Today, Michael Phelps goes for his sixth gold medal of these Olympics. He's the undeniable star of the Games - a goofy-grinning Poseidon with boy-band popularity - but the television cameras will give plenty of time to the other instrumental characters.
They'll show Bob Bowman, not just Phelps' coach, but also a surrogate father in many respects. He'll bark and he'll calculate, and when this hunt for gold is complete, he'll deserve much of the credit.
And they'll have another camera pointed at all times on Debbie Phelps, who worked long hours and piled up many miles driving to and from the pool. She's clearly appreciating every step of the journey, and, in turn, it's impossible not to appreciate her role in the history that's unfolding.
But when you see Debbie, pay special attention to a couple of faces around her in the stands. Cheering every race, shedding tears with remarkable frequency, are sisters Hilary and Whitney. Put simply, not only would Phelps have not found the sport without them, but he also wouldn't be the person he is.
Not only does Phelps have more gold medals hanging in his closet than the president has neckties, but he's also about as well-adjusted as you can reasonably expect from a confident, elite performer, a champion without peer.
You want to point to his physical attributes, to his mental toughness, to his training and his dedication. Or you can simply point to his genes and to his sisters.
"A swimmer's path isn't always an Olympics path," Debbie says. "There are many different paths to take. Hilary was a DivisionI swimmer. Whitney was swimming at age 14 in Rome. And Michael is … well, he's Michael."
Hilary, 30, hit the water first, taking up the sport in 1985, the same summer her baby brother was born. She remembers the instant she threw her childhood into the pool. "I swam in a meet at the end of the year," she says. "I ended up getting a third-place trophy, and I said to my mom, 'I want a bigger trophy.' 'Well, honey, these kids swim year-round, and they practice all the time.' That was it."
Whitney, 28, would follow her to the pool, and it was only natural that when Michael was old enough, he would, too.
"He was literally raised on the pool deck," Hilary says. "Because we were swimming since he was able to walk, he was at meets all the time. He kind of grew into it."
Carrying the golden Phelps gene, Hilary and Whitney found their own success in the water. The eldest eventually swam at the University of Richmond, and Whitney nearly became the first Phelps to compete in the Olympics.
"Michael really looked up to Whitney and Hilary," says Tom Himes, who coached all three Phelps children at North Baltimore Aquatic Club. "They did a lot of watching after Michael, too. Certainly, as far as swimming goes, Michael didn't know anything other than being intensely focused on swimming. If his sisters were lackadaisical, maybe he wouldn't be doing what he's doing. But he never knew any other way to do it."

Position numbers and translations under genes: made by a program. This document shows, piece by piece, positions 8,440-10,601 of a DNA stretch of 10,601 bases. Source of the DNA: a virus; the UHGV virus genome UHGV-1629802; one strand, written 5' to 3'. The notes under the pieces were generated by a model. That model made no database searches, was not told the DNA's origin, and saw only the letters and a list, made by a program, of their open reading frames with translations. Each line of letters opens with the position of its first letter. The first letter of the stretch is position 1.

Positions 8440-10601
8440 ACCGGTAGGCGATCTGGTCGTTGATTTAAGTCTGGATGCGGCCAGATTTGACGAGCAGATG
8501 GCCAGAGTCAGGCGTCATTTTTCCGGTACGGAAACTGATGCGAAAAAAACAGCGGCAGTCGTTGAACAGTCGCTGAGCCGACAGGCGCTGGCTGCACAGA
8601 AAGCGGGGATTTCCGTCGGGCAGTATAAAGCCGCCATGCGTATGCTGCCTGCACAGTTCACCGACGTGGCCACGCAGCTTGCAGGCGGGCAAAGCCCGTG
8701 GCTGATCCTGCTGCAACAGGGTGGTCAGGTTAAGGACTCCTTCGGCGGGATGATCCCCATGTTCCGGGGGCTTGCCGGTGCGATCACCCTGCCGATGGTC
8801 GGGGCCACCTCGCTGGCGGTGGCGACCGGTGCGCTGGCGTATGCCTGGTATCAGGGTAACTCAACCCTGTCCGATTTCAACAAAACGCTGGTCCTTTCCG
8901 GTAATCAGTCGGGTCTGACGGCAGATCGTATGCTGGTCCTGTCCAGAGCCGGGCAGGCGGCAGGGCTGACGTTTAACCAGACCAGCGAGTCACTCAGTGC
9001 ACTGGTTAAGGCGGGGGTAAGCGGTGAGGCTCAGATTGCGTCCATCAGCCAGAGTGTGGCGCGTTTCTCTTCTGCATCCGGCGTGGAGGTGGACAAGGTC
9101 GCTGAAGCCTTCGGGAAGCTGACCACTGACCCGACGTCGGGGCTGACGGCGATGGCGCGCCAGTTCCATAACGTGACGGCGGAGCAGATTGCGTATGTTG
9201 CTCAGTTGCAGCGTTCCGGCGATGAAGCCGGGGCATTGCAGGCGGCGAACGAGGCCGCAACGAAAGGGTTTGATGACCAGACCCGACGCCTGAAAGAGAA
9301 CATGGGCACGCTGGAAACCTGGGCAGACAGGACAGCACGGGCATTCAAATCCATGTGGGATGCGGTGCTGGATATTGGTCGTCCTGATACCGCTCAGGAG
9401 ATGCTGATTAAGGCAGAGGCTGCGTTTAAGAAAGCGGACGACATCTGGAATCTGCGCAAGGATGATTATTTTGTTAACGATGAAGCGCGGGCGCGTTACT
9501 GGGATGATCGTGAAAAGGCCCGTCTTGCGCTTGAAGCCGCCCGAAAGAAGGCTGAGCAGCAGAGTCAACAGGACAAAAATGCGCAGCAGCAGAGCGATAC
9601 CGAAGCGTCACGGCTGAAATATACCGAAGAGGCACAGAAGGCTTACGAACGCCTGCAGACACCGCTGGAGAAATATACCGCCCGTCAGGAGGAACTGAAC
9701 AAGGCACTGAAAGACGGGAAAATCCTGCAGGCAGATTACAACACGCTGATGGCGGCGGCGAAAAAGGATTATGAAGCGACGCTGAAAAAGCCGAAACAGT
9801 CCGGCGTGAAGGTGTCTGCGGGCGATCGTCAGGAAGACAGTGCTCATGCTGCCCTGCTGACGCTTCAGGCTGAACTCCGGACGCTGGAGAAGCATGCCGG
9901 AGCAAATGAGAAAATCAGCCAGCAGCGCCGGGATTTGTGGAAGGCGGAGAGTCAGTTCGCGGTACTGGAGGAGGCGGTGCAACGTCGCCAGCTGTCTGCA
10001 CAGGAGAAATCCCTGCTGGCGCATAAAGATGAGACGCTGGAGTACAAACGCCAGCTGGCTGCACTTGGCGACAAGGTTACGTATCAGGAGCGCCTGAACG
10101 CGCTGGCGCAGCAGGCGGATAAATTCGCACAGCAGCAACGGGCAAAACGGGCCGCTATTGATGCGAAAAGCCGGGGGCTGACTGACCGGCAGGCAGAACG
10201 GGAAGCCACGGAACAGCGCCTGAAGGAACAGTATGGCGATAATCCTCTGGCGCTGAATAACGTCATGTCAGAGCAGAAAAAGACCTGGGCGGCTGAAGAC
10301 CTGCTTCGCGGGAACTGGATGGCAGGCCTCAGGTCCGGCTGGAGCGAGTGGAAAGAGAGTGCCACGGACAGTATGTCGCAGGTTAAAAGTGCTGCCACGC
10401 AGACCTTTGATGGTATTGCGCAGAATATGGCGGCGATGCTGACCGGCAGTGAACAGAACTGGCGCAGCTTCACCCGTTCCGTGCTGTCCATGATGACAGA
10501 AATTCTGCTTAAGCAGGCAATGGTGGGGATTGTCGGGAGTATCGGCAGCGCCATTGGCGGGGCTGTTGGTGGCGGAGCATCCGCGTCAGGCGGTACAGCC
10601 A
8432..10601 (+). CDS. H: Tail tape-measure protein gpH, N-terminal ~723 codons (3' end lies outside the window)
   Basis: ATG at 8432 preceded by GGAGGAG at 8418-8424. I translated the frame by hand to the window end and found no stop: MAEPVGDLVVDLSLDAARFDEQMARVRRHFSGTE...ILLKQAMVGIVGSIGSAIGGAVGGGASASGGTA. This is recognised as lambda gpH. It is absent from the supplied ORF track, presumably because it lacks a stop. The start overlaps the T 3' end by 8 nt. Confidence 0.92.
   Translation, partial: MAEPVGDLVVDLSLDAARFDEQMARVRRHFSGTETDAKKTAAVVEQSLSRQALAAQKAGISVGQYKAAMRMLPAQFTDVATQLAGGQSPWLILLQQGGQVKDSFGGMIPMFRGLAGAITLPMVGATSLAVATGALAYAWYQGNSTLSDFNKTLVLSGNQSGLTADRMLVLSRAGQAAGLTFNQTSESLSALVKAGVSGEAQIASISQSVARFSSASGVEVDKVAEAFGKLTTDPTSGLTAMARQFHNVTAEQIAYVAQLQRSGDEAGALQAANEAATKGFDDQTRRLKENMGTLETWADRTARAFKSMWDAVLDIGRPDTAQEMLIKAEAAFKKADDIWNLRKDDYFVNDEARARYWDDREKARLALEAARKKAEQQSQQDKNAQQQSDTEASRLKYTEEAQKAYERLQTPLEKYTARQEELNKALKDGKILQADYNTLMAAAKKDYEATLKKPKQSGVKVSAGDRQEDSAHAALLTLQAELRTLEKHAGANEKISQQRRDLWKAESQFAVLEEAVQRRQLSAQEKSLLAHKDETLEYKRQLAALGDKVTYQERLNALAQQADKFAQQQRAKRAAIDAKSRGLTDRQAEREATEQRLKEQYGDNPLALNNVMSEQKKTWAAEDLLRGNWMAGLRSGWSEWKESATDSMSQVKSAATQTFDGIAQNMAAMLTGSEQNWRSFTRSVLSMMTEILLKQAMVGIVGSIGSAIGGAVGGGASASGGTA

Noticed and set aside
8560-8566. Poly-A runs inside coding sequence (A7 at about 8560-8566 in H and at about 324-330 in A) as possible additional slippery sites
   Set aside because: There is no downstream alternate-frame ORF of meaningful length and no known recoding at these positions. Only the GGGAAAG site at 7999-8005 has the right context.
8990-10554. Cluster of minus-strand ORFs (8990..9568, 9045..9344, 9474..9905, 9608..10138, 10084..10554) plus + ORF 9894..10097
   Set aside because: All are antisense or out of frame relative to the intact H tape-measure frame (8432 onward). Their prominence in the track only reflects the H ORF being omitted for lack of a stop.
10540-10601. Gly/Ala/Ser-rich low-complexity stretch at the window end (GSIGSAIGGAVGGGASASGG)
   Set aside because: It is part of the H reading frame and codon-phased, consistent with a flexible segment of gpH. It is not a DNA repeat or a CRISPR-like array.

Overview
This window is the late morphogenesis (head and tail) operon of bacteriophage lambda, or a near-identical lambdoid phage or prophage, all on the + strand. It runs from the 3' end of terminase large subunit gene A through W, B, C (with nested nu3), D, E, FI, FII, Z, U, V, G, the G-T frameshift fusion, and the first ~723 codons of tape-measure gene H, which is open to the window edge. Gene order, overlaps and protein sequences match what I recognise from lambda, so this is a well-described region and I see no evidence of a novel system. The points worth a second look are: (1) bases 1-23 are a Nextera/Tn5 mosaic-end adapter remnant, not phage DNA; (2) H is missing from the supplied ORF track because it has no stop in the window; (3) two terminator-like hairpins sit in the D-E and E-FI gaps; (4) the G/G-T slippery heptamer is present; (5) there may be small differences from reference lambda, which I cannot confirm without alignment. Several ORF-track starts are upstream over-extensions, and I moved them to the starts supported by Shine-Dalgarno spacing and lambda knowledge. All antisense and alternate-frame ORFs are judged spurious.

Himes says Whitney was actually better than Michael when she was younger. "She could train like no other girl I've ever seen," he says.
But Whitney was also pained by a bad back from a young age. Leading up to the Olympic trials in 1996, she was actually favored in the 200-meter butterfly but was in too much pain as the competition neared and missed out on a spot with the team.
In addition to a nagging back - two bulging discs, a herniated disc and two stress fractures - she was also battling an eating disorder and soon had to make the difficult decision to walk away from the pool. Returning to cheer on her brother wasn't easy at first. She didn't attend the 2000 Games and couldn't even watch on television.
"It's just hard when you see these other people making it, people you were swimming against, and I had no control. I couldn't control my back," she says. "But as I got older, matured more, I looked back on my career and realized I did a lot more than so many others, I should be proud."
In addition to an unmatched work ethic, the Phelps siblings are physically remarkable. Hilary was flexible and limber, and Whitney and Michael are double-jointed.
Michael, in fact, can bend his ankles, wrists and shoulders in just about any direction, allowing him to contort and move in unfathomable ways underwater.
The family has long taken note that the children became progressively elastic - "I always wonder what a fourth child would've been like," Debbie jokes - and increasingly faster.
"It's funny," Hilary says, "because when I was younger, I was gung-ho about practice, swimming was my life and I was a decent college swimmer. Then there's Whitney, who was a little more hesitant to start swimming and then she was really great.
"Michael was different. No way, didn't want to put his face in the water, 'I hate practice, keep me away.' And now he's the best ever."
They cheer him on from the stands day after day, medal after medal, treasuring every moment.
They're here for him. He's here because of them. And they're all here together.